PRINCETON, N.J., Aug. 14 (UPI) -- New research proves young marmosets develop vocal abilities by listening to their parents. Hear that kids?
The use of language requires the ability to listen and learn. Humans aren't born with a vocabulary and the innate ability to enunciate. They have the potential -- the physiological tools -- but they learn from their parents, caregivers and peers.
A team of researchers at Princeton University wanted to see if monkeys develop vocalization patterns in a similar way -- to see if physical maturation or mimicry is the primary driver of vocalization.
To find out, researchers recorded and observed the vocalization attempts of a group of marmosets from the first day of birth to two months of age. The monkeys were recorded in isolation and during period of auditory (not visual) exposure to their parents.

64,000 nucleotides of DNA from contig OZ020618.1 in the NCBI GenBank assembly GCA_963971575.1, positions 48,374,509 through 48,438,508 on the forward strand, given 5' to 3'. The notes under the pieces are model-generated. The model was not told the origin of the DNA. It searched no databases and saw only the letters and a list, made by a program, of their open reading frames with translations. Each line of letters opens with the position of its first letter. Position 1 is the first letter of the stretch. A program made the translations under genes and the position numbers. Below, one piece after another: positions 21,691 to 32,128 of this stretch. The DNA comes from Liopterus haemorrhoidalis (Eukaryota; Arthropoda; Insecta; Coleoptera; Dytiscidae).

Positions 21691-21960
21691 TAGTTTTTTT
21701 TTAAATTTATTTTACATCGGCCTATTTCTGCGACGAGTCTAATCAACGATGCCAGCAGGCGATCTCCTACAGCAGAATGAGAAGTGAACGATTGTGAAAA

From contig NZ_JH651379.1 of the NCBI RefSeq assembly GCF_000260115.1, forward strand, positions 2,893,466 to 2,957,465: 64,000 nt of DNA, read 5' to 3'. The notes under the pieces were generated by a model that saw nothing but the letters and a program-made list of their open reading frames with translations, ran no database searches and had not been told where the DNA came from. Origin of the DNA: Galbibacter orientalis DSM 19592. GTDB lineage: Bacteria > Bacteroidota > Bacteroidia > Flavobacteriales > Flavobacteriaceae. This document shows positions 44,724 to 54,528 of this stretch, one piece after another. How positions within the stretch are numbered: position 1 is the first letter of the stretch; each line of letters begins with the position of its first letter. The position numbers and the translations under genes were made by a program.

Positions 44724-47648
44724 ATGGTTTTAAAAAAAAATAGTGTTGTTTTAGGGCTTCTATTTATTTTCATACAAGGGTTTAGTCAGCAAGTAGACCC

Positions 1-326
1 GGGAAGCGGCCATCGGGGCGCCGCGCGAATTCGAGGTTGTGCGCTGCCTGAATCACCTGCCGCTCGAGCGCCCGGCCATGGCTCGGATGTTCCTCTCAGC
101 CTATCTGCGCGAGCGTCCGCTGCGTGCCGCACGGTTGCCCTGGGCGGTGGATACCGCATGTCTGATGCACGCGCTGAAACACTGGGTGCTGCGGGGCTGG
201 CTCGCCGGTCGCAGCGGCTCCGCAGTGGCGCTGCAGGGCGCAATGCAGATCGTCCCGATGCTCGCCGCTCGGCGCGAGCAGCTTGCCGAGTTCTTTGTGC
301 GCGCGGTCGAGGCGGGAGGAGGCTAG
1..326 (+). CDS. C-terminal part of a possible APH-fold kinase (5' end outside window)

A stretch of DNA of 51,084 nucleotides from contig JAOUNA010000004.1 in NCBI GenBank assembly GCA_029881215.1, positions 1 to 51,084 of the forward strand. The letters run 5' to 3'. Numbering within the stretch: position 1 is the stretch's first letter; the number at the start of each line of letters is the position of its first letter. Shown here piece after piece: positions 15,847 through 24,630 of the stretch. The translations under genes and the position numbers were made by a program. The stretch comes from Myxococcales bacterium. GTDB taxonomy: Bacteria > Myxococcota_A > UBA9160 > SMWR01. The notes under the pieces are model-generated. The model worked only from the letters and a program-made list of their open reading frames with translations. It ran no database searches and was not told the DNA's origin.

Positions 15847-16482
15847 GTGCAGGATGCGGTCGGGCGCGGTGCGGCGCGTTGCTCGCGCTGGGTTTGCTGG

The adult marmoset call is a whistle-like "phee." Baby marmosets emit cries, phee cries, and subharmonic phees.
Researchers tracked the infants' transition from cries to phees and compared it to their maturation timeline and their exposure to adult callbacks. Though important, physiological maturation didn't fully explain their changing vocalizations.Their analysis showed that vocal feedback from parents was vital to the vocal learning process.
"These findings overturn decades-old ideas about primate vocalizations and show that marmoset monkeys are a compelling model system for early vocal development in humans," researchers wrote in their new study, published in the journal Science.